Peepeth Wants to Be More Than Just Decentralized Twitter Peepeth Wants to Be More Than Just Decentralized Twitter

Despite the (cat-scratch) fever over CryptoKitties last year, the first killer decentralized app has yet to materialize. Though there is no shortage of dapps that claim to offer the web 3.0 version of any number of services—everything from decentralized Uber to decentralized Minecraft to decentralized cloud storage—the widespread adoption of dapps has yet to materialize. Which is not to say the more prominent ones aren’t worth trying out.

First up: Peepeth, a variation on decentralized Twitter.

One of the first things that Peepeth founder Bevan Barton tells me is that he is “not really a social media guy.” His 194 followers on Twitter support this claim. So why, you might wonder, is he trying to create an improved, decentralized version of the popular microblogging platform?

“A lot of people tend to assume that Peepeth is basically ‘blockchain-Twitter,’ but that’s actually not my intent at all,” says Barton, the lone developer behind the service. “I don’t really think that’s something the world needs, necessarily.”

Social media is toxic and divisive, he says, and intentionally so to drive engagement; he wanted to create a service where rules and features to deflect those tendencies are baked in from the beginning.

On first glance, Peepeth, which has been live in an “experimental” invite-only form since the end of March, looks an awful lot like a Twitter-clone. Users can send 280-character peeps, follow and be followed, scroll through their news feed—you know, all the addictive qualities of social media that cause us to forsake our friends and family. The difference is that Peepeth stores those tweets—er peeps—on the Ethereum blockchain.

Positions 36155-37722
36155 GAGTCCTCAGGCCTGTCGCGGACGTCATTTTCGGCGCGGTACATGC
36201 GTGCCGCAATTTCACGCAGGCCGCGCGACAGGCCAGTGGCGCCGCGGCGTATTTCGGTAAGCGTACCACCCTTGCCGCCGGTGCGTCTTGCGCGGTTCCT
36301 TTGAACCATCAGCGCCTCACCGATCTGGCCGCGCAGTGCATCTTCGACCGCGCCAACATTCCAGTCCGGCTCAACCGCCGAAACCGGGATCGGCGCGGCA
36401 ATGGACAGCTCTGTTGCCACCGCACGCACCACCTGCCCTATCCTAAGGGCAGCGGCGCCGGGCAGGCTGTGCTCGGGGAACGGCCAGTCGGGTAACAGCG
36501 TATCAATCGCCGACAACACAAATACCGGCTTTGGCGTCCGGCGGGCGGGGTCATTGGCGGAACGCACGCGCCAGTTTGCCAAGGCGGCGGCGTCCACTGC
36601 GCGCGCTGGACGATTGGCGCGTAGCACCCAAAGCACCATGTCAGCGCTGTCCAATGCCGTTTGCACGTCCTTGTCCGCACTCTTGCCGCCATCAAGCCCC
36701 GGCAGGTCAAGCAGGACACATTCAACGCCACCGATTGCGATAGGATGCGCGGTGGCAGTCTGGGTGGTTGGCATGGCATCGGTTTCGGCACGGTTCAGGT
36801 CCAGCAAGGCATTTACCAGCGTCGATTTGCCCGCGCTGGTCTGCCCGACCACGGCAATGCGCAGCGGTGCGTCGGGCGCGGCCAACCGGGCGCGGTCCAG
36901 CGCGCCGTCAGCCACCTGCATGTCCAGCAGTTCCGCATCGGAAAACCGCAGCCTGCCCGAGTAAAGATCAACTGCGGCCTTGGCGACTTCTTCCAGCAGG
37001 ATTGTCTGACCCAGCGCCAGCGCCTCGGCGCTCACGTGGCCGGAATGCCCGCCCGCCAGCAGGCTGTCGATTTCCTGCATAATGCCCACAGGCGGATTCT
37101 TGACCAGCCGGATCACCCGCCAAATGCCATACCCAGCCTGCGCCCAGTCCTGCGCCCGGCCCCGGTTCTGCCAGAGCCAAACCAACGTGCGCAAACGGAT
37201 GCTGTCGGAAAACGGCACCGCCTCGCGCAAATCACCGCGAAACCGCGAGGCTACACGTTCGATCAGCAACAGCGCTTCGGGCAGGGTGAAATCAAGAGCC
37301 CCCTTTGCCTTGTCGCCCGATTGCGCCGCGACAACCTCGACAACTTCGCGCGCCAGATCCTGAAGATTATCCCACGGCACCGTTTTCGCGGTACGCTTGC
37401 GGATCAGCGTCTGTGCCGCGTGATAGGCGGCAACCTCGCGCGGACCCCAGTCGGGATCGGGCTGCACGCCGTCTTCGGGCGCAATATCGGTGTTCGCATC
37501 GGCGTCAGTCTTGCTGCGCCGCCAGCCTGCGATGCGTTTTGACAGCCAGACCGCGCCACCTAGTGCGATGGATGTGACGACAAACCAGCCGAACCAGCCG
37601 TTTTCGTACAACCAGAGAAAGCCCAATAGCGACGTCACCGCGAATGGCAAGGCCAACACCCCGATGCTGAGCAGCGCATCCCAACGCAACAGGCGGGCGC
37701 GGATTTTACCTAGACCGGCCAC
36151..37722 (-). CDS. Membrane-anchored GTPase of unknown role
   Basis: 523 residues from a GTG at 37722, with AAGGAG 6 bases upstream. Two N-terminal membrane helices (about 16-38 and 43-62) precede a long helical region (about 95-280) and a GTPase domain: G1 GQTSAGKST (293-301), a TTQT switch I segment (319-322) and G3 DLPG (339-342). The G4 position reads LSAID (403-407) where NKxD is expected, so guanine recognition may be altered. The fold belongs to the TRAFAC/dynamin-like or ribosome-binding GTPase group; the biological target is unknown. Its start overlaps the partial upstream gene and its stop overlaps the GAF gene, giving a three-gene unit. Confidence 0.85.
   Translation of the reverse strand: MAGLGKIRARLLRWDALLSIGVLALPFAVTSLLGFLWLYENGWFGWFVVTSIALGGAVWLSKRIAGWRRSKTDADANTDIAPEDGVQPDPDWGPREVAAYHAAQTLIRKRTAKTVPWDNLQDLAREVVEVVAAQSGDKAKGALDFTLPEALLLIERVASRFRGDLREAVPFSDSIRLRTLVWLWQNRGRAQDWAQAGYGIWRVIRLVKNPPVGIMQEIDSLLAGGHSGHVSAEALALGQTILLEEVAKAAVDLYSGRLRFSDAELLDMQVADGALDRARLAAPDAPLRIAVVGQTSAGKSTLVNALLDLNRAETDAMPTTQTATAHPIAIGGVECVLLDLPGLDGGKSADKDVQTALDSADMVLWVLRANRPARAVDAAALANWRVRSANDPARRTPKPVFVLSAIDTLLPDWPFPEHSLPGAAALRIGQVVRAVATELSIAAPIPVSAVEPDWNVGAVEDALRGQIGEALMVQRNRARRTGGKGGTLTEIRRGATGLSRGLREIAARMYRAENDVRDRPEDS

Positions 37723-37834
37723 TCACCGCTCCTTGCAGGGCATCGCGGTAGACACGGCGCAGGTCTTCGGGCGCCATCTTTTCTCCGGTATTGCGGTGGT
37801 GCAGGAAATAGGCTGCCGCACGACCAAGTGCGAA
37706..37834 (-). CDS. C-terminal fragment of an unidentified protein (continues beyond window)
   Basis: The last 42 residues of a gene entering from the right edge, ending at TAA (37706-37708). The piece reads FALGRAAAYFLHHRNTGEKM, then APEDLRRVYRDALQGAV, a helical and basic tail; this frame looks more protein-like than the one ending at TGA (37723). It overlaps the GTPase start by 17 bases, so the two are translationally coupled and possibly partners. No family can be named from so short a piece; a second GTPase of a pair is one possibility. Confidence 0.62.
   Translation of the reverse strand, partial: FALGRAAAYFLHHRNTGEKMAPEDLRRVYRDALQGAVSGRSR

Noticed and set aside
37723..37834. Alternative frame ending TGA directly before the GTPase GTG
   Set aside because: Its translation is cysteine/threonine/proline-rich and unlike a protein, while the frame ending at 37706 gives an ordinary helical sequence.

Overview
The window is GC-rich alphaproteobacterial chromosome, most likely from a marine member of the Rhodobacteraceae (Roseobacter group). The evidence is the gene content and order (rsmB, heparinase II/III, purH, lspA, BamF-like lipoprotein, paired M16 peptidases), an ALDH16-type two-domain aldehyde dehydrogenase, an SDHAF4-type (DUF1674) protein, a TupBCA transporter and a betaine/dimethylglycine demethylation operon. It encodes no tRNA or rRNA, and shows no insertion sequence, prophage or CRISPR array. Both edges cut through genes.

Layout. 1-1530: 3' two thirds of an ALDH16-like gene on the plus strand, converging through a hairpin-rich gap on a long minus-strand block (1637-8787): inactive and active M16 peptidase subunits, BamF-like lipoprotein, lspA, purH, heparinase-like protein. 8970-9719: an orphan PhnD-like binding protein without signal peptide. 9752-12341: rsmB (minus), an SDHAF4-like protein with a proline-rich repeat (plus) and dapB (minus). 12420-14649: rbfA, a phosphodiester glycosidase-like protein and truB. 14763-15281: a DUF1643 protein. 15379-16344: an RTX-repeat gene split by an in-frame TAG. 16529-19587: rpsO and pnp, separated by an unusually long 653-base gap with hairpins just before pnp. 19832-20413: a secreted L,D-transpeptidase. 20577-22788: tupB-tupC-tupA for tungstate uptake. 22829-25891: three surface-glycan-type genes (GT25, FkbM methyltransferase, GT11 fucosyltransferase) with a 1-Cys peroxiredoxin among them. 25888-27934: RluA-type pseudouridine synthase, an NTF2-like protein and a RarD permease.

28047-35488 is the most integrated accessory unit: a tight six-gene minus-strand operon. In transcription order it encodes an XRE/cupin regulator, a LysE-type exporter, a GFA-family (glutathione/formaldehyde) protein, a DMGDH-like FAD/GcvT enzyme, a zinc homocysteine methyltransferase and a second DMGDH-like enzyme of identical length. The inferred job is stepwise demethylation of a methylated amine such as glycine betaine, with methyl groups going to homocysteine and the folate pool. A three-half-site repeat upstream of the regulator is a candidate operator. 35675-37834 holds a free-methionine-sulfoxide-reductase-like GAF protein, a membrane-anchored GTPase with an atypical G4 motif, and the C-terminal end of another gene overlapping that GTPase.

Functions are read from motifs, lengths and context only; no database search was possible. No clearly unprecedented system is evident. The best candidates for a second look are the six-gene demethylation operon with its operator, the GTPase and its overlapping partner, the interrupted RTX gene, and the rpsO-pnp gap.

Instead of an omnipresent blue bird, Peepeth features a cute penguin whose beak is the Ethereum logo. (Penguins do not make peeping noises, in case you were wondering. And the name—pronounced ‘peep-eth,’ not ‘peep-eeth’—is meant to “poke fun at itself,” says Barton. “Obviously peeping is not the most flattering verb you could choose.”)

The differences go beyond branding, though. First off, Peepeth is moderated—and not in the ‘Ok, we’re finally banning Alex Jones because we can’t ignore his bs anymore’ kind of way. While the blockchain is immutable, peeps that don’t adhere to Peepeth’s Code of Conduct—adopted from a discourse on ‘Right Speech’ by Zen leader Thich Nhat Hanh—aren’t shown on (The first entry in the Code of Conduct reads: “Aware of the suffering caused by unmindful speech and the inability to listen to others, I am committed to cultivating loving speech and deep listening in order to bring joy and happiness to others and relieve others of their suffering.”)

The fact that it’s all on the Ethereum blockchain means that you can see the difference between the (unedited) blockchain and the (edited) interface. So it’s actually the moderation process itself that’s transparent. Every peep backed up to the blockchain is still technically permanent—complete with any time-stamped opinions, problematic phrasing, or typos. (Below is a reminder that what I’m about to peep will be part of the Ethereum blockchain forever. Good thing it’s hard to go wrong with sharing pictures of dogs on the internet.)

“Moderation is one tool that’s going to be used to create a more mindful community,” says Barton. “The plan is to have a community-based moderation system. But right now it’s fairly basic because it is in a very experimental phase.”

In its current form, the platform’s invite-only. After requesting to join, I also tweeted at Peepeth, which apparently speeds things up. Around eight hours later, I received an invite link via email and was able to proceed. If you don’t already have the Trust browser or MetaMask, which allows you to run dapps without running an Ethereum node, you’ll have to set that up next. Then you’ll have to buy or transfer some ether.